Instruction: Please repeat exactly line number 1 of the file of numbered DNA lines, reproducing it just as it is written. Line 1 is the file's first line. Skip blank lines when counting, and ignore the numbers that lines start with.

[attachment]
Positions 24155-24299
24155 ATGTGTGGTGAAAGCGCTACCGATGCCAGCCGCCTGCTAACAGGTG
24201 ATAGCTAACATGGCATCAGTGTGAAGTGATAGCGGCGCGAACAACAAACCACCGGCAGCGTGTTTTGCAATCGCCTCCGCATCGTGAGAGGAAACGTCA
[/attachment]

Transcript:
Positions 24155-24299